Jane, Monday 26 April 2010
Wind Speed: 30 knots
Temp with wind chill: -56°C
It’s over two months since the winter team of conservators arrived in Antarctica to 24 hour day-light, blue skies and temperatures just below zero, but how quickly things have changed. In the last week it has really felt like winter has finally arrived.
The most obvious indicator is that it’s no longer light when we get up in the morning, and we are really noticing the darkness encroaching on our days. In the last week sunrise has moved forward an hour from 9.58am to 11.06am and sunset from 3.58pm to 2.37pm. Saturday will be our last sunrise until 19th August!
We now watch with interest the wind dials and temperature gauge in the dining room as the temperatures drop – the lowest so far is -36.7°C on a beautiful clear still day – and we’ve begun to recognise the precursors of a good storm. The temperature steadily climbs to around -14°C and the wind veers around until it is coming directly from the south, then the wind speed climbs until it’s howling. Scott Base begins to rattle and the view is blotted out by snow. The tiny light flakes of ice snake around in currents so you can see the paths the wind takes, up and around the buildings, before settling in sculptural drifts.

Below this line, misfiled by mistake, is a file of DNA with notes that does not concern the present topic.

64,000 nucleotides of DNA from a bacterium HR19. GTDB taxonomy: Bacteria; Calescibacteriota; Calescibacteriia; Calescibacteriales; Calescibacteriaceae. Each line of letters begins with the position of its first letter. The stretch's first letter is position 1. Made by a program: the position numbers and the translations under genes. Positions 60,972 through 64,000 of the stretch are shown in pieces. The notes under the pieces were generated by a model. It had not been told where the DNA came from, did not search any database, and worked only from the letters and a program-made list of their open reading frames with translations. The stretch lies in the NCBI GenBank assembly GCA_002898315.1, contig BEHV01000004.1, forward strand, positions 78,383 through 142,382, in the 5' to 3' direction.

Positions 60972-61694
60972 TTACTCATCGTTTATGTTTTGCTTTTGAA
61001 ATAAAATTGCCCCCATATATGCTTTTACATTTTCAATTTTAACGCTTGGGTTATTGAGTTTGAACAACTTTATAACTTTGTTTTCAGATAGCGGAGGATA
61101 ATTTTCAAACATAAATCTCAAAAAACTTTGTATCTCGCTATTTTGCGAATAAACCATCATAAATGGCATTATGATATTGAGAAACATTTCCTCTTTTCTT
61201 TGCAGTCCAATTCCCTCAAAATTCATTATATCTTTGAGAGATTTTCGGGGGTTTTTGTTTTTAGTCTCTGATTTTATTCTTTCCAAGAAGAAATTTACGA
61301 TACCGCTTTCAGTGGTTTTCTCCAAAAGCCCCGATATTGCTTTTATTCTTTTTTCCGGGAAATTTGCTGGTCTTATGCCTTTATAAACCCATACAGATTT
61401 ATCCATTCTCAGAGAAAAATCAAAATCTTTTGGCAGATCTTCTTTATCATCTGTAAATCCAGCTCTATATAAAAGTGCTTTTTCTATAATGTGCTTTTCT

With the snow, the base is beginning to look whiter as the drifts accumulate, although as the snow is so light some drifts are quite transient and disappear with the next wind.
We are all looking forward to experiencing the extreme weather of the Antarctic winter and just a little apprehensive of the seemingly eternal night that begins on Saturday!